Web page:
Scales are ubiquitous in American households. They are expected objects in a bathroom landscape. Few people think twice when they happen upon one. You may even have one in your own bathroom. However, when we actually step onto the scale, this innocuous-looking object becomes something far more sinister.
In our culture, where thinner is always better, the scale doesn’t just tell us what we weigh; It has become a measure of our self-worth, an oracle determining whether we will have a good day or a bad day, and the judge of whether we are “good” or “bad.”
The effects of stepping on the scale may be particularly detrimental for teens and young adults just developing a sense of self and particularly vulnerable to the development of eating disorders. Most young adults have access to a scale, if not in their own home then in the homes of friends, at the mall, or even in a school locker room. Many regularly monitor their weight by stepping on a scale; some may have even been encouraged to do so by parents or a pediatrician. In the midst of the “obesity epidemic,” self-weighing is often seen as an innocuous, effective means of weight control. However, new research highlights the risky consequences of self-weighing during the critical period of transition from adolescence to young adulthood.
In a study published in the Journal of Nutrition Education and Behavior, Pacanowski et al (2015) analyzed data from the Project Eating and Activity in Teens and Young Adults (Project EAT), a longitudinal study of male and female adolescents and young adults who were assessed at three time points, beginning in middle or high school, and followed for 10 years. The analysis included 1,902 participants (819 males and 1,083 females). More than two-thirds of the sample would be classified as having “normal” weight. Participants were asked to rate how strongly they agreed or disagreed with the statement “I weigh myself often.” The researchers also gathered data on weight, body-mass index, weight disparity (the difference between self-reported ideal weight and actual current weight), body satisfaction, weight concern, depression, and self-esteem.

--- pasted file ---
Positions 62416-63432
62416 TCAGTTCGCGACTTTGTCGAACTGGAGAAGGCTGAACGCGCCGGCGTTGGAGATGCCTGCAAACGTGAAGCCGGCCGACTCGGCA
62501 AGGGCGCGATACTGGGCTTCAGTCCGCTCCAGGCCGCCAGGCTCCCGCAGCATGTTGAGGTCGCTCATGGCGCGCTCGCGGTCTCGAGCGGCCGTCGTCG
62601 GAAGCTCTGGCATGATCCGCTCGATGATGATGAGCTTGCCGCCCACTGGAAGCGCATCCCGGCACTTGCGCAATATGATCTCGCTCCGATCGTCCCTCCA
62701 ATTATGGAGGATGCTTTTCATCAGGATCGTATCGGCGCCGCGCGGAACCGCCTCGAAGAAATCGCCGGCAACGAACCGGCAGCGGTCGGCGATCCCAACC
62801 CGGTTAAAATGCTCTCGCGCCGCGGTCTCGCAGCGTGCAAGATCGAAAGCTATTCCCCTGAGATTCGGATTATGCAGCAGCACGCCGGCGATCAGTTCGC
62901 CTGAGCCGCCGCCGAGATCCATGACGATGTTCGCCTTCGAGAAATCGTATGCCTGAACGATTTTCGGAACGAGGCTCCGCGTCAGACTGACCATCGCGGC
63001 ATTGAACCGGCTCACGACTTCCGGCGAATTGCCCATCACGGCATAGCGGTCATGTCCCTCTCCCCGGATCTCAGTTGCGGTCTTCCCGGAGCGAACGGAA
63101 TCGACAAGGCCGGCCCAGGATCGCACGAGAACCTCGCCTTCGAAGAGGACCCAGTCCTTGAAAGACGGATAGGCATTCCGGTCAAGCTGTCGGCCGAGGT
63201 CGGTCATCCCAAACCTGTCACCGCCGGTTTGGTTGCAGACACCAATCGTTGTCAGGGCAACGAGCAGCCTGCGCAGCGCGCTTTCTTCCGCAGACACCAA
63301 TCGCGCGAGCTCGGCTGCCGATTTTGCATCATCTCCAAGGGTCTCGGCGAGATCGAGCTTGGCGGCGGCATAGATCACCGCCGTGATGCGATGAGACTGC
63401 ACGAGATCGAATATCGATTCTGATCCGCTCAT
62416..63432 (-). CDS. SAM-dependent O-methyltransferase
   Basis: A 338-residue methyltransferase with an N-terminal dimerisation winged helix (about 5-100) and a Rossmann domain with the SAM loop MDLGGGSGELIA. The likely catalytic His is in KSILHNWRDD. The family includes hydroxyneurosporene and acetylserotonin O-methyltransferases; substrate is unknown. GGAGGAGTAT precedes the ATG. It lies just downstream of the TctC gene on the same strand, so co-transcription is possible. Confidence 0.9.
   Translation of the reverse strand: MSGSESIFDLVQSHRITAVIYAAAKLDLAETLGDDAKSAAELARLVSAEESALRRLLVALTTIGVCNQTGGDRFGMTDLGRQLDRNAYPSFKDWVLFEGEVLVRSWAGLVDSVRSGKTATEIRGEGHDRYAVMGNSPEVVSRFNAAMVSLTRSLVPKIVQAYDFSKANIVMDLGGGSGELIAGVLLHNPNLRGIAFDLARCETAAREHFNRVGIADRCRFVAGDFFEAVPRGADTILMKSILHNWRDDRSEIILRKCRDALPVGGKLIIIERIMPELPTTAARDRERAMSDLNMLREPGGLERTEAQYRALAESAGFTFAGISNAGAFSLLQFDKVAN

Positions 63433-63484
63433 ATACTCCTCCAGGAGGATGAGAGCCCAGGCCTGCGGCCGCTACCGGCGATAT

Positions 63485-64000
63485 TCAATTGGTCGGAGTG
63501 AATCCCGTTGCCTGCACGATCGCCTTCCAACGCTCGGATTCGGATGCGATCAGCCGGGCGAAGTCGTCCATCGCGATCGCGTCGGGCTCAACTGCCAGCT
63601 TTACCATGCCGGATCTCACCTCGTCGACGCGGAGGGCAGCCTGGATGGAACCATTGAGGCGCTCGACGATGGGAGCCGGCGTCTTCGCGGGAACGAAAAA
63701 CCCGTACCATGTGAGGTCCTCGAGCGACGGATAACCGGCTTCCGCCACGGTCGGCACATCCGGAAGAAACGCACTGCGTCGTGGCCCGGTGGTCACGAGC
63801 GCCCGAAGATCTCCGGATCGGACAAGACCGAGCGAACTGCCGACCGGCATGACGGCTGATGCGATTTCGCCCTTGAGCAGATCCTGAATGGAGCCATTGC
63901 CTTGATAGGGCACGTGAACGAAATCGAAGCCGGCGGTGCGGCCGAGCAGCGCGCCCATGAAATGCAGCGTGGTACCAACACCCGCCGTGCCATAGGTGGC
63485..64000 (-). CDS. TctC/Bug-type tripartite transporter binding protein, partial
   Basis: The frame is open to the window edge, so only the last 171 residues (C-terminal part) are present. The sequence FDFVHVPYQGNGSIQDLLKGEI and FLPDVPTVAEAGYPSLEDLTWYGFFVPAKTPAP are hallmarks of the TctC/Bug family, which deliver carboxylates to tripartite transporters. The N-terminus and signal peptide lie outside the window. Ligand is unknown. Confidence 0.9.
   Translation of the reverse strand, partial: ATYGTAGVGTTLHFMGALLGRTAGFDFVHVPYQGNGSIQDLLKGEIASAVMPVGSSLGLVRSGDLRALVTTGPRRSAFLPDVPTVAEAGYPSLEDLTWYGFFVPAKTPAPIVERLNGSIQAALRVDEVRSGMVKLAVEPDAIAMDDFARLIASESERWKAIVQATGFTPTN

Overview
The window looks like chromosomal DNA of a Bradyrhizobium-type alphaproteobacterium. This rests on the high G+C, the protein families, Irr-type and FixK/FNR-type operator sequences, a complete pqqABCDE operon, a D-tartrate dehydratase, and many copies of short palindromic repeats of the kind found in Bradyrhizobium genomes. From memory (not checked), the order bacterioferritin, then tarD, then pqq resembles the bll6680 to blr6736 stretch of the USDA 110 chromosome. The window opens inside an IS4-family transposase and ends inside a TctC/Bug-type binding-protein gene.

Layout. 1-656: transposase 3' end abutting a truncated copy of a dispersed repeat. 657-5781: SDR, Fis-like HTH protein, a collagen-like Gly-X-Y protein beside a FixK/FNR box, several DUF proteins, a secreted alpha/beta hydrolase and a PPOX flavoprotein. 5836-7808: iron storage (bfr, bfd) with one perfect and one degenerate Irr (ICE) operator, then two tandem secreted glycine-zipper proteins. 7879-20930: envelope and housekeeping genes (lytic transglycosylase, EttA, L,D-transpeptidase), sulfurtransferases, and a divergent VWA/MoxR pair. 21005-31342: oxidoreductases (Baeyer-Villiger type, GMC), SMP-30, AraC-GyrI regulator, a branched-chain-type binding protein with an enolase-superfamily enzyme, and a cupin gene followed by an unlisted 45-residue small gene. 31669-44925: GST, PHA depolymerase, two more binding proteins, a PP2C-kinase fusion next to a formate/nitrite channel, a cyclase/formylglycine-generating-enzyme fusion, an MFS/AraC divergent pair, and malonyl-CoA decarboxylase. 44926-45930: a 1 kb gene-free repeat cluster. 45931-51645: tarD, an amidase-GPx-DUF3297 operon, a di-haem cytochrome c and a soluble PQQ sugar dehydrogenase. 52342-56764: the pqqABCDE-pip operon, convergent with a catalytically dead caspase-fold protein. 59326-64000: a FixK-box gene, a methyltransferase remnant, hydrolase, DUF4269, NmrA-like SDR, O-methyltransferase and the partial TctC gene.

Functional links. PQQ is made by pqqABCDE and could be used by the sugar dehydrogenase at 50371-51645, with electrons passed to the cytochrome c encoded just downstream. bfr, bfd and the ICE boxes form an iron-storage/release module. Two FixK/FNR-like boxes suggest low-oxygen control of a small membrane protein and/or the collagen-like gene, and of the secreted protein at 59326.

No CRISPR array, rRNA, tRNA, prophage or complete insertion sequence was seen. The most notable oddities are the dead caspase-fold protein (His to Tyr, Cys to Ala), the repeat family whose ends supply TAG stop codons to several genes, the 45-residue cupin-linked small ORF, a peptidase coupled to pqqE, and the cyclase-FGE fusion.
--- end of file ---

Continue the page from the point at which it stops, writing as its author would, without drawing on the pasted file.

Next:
Results of this study indicate that for both males and females, there was no association between self-weighing and either weight or BMI. This calls into question the common belief that self-weighing leads to weight loss or maintaining a lower weight. If that were true, then participants who regularly weighed themselves would weigh less than those who did not. What the researchers did find was that, for both males and females, self-weighing was associated with greater concern about weight. Females who weighed themselves regularly also experienced more dissatisfaction with their bodies, more depressive symptoms, and lower self-esteem.
Based on these results, it appears that stepping on the scale doesn’t help people lose weight—but it may make them feel bad about their bodies through increased weight concern and body image dissatisfaction; feel bad about themselves; and even feel depressed.
The scale, then, comes with plenty of risk but no clear benefit.
The fact is, we don’t need a scale to tell us how our body is doing. If we are attuned to our body, we will generally know if we have gained or lost weight. It is also important not to let our weight define who we are. Weight and body-mass index (BMI) are pretty lousy indicators of health—and even worse indicators of moral character.
Reference: Pacanowski CR, Loth KA, Hannan PJ, Linde JA, Neumark-Sztainer DR. (2015). Self-Weighing Throughout Adolescence And Young Adulthood: Implications for Well-Being. Journal of Nutrition Education and Behavior, 47 (6), 506-515.